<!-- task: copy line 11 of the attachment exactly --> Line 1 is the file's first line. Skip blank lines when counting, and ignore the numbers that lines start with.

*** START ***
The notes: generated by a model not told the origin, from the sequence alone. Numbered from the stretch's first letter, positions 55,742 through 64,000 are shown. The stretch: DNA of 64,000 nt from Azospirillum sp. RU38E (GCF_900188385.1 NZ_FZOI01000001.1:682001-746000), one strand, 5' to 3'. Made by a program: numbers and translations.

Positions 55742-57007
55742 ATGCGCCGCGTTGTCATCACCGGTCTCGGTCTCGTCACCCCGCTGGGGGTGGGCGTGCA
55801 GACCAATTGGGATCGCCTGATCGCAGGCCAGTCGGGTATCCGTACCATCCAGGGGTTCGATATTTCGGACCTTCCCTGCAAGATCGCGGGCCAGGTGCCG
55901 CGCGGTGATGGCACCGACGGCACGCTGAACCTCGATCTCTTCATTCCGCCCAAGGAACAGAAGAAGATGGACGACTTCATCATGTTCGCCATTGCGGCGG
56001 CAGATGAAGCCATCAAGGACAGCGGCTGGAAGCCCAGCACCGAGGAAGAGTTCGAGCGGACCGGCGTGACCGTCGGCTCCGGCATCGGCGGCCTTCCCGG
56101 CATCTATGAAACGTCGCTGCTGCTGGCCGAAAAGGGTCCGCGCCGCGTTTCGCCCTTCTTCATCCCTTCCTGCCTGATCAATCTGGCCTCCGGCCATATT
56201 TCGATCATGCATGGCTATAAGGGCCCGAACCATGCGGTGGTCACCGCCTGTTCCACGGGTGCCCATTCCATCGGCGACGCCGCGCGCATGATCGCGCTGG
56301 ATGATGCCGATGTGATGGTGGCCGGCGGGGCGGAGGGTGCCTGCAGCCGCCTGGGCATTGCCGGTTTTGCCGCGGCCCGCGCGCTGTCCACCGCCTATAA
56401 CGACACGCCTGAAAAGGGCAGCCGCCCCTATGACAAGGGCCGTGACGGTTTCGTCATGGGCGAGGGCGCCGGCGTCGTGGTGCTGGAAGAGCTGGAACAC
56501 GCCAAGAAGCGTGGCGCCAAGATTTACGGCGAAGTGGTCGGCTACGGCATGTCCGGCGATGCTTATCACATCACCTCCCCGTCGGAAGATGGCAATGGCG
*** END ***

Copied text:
56501 GCCAAGAAGCGTGGCGCCAAGATTTACGGCGAAGTGGTCGGCTACGGCATGTCCGGCGATGCTTATCACATCACCTCCCCGTCGGAAGATGGCAATGGCG